Mechanics of Sound Animation
Date Uploaded: 05/02/2019
Tags: Sounds Listening Hearing Anatomy
Attachments: image.png (19KB) image.png (41KB) image.png (39KB) image.png (50KB) image.png (33KB) image.png (31KB)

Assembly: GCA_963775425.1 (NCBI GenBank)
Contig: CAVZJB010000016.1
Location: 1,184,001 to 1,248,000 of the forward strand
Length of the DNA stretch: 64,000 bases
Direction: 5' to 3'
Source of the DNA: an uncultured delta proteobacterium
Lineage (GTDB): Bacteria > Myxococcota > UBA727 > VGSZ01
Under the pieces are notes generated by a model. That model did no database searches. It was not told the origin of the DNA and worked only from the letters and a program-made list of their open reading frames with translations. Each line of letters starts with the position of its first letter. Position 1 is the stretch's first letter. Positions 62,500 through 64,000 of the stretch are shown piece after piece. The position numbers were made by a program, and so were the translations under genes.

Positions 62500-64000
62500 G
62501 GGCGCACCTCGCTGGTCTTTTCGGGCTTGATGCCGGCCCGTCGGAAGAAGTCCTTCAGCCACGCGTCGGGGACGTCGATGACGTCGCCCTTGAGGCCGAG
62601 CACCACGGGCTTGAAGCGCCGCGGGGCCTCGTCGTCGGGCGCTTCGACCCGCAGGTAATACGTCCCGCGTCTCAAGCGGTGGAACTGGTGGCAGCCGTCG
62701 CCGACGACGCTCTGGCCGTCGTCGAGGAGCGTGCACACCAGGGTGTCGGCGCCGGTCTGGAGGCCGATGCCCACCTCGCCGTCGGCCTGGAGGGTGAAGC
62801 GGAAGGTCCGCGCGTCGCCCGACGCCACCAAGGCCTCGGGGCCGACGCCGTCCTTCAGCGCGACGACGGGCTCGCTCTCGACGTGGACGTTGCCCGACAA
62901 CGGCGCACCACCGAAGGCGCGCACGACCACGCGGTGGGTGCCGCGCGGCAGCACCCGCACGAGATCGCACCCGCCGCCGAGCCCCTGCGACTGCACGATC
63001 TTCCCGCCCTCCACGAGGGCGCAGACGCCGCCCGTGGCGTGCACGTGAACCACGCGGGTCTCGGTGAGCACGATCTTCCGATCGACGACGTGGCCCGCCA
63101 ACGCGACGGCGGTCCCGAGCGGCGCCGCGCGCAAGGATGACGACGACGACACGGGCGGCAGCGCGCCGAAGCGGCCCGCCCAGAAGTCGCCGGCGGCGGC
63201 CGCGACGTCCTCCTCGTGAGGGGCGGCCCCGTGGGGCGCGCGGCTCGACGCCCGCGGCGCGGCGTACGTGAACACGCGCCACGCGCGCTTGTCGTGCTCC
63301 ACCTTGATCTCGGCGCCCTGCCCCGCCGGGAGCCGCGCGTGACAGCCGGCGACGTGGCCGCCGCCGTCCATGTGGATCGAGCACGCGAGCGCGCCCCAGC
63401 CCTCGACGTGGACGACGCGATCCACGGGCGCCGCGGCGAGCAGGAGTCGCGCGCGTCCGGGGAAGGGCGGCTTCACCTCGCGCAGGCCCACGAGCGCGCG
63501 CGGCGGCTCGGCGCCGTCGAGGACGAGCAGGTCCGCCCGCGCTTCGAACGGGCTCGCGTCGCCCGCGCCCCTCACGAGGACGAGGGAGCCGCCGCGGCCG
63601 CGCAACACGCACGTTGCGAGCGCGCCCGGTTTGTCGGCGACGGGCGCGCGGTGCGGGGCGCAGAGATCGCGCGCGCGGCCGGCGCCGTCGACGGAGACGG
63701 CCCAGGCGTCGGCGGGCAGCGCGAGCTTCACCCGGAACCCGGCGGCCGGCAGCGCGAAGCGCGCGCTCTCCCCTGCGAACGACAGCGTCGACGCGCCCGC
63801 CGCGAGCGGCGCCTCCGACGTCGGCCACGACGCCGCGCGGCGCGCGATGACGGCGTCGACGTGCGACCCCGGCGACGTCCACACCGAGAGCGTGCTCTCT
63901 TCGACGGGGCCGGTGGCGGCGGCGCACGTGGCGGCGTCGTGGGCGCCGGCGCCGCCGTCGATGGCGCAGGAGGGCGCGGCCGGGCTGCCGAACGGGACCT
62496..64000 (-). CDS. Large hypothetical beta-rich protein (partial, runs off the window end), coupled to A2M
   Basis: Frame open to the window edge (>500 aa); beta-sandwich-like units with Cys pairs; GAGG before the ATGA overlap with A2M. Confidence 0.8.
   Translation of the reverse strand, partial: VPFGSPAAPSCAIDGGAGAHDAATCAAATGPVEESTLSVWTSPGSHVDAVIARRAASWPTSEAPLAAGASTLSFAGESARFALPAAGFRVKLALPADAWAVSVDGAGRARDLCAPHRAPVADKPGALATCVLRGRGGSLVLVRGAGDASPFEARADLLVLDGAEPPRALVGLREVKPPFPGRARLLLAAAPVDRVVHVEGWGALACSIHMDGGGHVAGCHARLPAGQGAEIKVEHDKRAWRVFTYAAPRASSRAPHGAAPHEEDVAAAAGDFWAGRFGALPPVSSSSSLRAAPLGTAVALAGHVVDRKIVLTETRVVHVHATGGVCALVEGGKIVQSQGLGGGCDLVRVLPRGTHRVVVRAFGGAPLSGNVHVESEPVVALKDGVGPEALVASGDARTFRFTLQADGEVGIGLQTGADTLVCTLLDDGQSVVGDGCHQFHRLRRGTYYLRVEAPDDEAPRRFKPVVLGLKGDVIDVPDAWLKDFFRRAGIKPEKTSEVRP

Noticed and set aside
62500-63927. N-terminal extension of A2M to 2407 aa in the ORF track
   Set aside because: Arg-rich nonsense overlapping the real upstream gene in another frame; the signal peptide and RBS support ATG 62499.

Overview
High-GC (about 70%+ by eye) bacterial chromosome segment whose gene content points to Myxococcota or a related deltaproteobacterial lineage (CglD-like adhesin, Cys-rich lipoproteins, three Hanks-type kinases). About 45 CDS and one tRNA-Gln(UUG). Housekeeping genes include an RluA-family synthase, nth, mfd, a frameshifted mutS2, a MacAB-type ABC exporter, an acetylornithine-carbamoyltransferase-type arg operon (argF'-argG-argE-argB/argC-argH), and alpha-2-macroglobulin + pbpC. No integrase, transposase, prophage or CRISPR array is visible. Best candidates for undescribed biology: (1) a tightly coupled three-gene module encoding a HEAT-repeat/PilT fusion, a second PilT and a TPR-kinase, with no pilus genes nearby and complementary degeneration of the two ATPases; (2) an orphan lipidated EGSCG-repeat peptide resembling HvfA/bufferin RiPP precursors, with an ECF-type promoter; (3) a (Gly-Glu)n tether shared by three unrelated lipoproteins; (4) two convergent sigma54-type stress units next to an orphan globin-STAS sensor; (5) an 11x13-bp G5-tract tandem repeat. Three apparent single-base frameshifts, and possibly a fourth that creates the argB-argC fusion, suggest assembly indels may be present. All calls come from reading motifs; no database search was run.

Process of Hearing Sound waves are directed to the eardrum, causing it to vibrate. These vibrations move the three small bones of the middle ear (malleus, incus, and stapes). Movement of stapes at oval window sets up pressure waves in the perilymph and endolymph. Process of Hearing The waves cause vibration of hair cells of the organ of Corti. These vibrations are picked up by auditory nerve fibers that transmit an electric nerve signal to the cerebral cortex of the brain, where it is interpreted as sound. Vestibule A bony structure located between the cochlea and the three semicircular canals. Contains the utricle and saccule, membranous pouches containing perilymph. Utricle: communicates with semicircular canals contains hair cell sensory receptors connected to fibers from the eighth cranial nerve These hair cells are a part of the sense of equilibrium. Semicircular Canals Superior, posterior, and inferior semicircular canals are located at right angles to each other. At the base of each canal is an enlargement called an ampulla containing nerve endings in the form of hair cells. Semicircular Canals Dizziness and motion sickness are associated with the continued movement of the fluid in the semicircular canals due to gravitational influences and the resulting sensory sensation in these areas.
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